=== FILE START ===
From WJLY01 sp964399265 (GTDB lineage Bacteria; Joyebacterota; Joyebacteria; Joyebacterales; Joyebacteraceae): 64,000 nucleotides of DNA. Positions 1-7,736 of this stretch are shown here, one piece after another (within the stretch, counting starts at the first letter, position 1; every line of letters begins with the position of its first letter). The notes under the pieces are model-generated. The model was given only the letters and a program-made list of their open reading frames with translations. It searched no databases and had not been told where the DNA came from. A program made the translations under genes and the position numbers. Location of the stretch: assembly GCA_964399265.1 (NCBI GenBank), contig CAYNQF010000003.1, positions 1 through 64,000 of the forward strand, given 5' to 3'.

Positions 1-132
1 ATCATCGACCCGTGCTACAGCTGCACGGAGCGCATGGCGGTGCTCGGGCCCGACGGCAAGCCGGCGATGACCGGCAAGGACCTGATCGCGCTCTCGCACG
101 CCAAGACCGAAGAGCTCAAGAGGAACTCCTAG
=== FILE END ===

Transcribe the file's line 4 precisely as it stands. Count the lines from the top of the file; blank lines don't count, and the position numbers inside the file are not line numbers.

101 CCAAGACCGAAGAGCTCAAGAGGAACTCCTAG